When I arrived at the nursing home, it was after 11pm, but my mother was there waiting for me. To see my grandmother, laying in her bed, tiny and frail from the wretched effects of the dementia that signaled her body not to eat. The horrific scene that my mother had described for me the day before and earlier that morning was one of agony and pain. A vision that I would not wish on anyone, especially my beloved grandmother. To help relieve the pain and suffering, morphine was administered and she lay unresponsive. She looked peaceful and calm when I arrived. As if she were simply asleep. She appeared to be pain free, as we all had prayed for. We stayed with her a few more hours before heading to a hotel for the evening.
The next morning, we met my aunt and uncle at the nursing home. We shared stories of Gram and spoke of fond memories as we sifted through photos from the past. She was a mainstay of our family. I grew up looking forward to holidays at her home. I remember singing “Over the river and through the woods to Grandmother’s house we go…” each Christmas. Countless Christmas cookies that we just couldn’t get enough of! I even recall my oldest daughter sneaking into one of the boxes of cookies made with Hershey’s kisses and we found her sitting on top of the kitchen table pulling all of the kisses out and eating them. (I knew she was too quiet!).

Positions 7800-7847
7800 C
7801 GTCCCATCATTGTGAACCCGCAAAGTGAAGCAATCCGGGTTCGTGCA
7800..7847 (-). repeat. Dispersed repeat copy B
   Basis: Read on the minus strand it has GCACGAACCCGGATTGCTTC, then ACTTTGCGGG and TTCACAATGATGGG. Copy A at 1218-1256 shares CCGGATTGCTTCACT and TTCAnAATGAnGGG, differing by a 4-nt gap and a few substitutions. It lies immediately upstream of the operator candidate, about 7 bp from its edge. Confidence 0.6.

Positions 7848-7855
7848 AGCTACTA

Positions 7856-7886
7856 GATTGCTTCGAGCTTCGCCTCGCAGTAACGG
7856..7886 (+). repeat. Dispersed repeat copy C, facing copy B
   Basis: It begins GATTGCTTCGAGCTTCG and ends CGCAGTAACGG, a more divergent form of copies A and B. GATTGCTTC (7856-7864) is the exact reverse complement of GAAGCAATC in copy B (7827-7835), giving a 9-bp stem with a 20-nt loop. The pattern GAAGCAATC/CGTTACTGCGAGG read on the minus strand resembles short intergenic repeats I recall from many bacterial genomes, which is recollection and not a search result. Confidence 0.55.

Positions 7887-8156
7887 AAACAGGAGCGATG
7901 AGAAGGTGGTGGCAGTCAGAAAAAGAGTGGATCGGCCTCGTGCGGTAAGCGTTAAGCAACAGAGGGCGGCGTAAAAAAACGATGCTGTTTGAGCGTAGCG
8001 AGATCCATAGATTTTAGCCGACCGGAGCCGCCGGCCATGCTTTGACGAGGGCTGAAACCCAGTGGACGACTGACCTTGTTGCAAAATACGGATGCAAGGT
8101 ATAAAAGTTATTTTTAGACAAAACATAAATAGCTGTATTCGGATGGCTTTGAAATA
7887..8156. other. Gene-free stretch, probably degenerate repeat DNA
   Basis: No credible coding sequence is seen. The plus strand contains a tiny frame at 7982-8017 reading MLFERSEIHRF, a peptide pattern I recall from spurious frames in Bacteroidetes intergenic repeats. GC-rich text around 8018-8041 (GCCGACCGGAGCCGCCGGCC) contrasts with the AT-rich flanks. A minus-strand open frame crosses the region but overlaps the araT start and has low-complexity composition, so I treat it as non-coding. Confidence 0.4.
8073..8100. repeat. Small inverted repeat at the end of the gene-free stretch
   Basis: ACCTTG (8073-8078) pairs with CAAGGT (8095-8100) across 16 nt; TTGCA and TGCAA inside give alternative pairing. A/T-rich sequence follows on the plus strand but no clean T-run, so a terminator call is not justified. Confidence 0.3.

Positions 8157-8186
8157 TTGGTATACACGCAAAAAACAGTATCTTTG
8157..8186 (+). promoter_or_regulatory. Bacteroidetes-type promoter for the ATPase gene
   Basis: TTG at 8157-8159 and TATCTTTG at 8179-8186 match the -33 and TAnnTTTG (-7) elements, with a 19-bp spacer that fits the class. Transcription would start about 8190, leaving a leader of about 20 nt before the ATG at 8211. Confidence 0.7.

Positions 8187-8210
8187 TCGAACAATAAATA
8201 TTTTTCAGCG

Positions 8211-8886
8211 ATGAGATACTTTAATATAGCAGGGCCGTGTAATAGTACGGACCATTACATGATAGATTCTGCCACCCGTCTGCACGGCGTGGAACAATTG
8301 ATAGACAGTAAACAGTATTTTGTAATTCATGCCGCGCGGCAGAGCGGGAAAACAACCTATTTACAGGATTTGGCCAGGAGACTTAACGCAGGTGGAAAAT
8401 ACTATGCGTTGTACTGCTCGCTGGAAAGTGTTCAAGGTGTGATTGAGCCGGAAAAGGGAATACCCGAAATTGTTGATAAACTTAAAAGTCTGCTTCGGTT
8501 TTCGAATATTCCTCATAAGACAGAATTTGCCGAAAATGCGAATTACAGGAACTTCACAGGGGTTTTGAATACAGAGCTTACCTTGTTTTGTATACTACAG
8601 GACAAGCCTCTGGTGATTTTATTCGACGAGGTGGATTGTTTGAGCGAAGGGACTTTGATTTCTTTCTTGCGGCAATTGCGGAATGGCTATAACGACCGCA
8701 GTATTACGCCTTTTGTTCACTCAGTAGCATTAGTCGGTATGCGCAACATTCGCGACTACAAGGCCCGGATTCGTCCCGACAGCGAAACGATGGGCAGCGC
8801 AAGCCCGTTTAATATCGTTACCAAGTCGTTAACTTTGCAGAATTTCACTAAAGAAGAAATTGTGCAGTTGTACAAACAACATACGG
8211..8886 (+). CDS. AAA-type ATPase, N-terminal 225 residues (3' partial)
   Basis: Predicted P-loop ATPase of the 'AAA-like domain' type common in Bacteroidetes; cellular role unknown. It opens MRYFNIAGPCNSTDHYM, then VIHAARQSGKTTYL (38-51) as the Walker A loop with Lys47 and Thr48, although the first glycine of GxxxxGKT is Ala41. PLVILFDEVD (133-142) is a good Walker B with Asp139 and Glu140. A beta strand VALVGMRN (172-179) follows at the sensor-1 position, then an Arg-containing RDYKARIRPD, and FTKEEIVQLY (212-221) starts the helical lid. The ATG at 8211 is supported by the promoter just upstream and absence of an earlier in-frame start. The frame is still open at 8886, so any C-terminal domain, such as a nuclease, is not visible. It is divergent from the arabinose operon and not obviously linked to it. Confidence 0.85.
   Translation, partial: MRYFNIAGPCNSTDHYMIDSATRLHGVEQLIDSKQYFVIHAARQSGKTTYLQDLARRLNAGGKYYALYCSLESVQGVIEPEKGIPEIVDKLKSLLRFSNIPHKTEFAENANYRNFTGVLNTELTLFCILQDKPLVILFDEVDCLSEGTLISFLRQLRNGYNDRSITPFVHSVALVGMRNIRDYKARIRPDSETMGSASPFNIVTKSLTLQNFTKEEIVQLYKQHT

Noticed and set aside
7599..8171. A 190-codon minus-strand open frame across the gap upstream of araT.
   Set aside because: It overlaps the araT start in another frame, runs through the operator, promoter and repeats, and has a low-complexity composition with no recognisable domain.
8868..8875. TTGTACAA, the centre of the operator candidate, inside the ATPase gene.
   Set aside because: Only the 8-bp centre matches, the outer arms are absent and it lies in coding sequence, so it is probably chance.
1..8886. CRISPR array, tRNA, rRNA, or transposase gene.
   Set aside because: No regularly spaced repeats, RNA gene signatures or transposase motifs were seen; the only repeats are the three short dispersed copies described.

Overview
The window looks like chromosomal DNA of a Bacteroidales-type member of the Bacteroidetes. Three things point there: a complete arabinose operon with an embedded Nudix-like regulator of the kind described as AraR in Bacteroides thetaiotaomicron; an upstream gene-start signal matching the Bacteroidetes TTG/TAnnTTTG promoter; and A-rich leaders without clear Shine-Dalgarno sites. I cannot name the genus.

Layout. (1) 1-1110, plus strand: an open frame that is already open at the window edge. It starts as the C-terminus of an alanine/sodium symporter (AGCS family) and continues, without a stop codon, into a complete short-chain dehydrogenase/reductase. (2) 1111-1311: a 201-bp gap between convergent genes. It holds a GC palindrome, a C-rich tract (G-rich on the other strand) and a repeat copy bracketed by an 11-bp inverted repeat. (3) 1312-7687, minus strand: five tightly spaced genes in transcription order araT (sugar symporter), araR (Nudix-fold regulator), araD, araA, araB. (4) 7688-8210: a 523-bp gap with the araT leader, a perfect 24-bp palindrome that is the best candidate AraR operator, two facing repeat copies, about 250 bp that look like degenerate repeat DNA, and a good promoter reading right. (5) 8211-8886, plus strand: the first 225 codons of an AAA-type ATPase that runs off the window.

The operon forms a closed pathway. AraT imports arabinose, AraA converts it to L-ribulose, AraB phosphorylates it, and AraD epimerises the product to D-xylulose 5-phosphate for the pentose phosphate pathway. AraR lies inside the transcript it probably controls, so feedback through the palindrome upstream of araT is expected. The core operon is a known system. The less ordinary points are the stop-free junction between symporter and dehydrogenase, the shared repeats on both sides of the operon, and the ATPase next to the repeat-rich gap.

Holiday traditions like the customary Christmas shot of whisky, the holiday wafer from Poland and the ham and kielbasa after midnight were things that I longed for each Christmas along with the routine trip to Kraynak’s Christmasland the day after Thanksgiving. Daffin’s chocolate eggs in our basket each Easter.
Eating food picked right from her garden. Sitting on the back porch in her rocking chair and watching the hummingbirds as they fed at the feeder that she religiously kept filled for them. Going school shopping at Hills and getting the red cherry Icee and popcorn followed by a trip to Reyers…The World’s Largest Shoe Store! Trips to our family camp that her husband and family had built by hand. (It wasn’t fancy…it even had an outhouse!) Cookouts, s’mores and walks across the street to Bob’s Trading Post for ice cream are some of my fondest memories.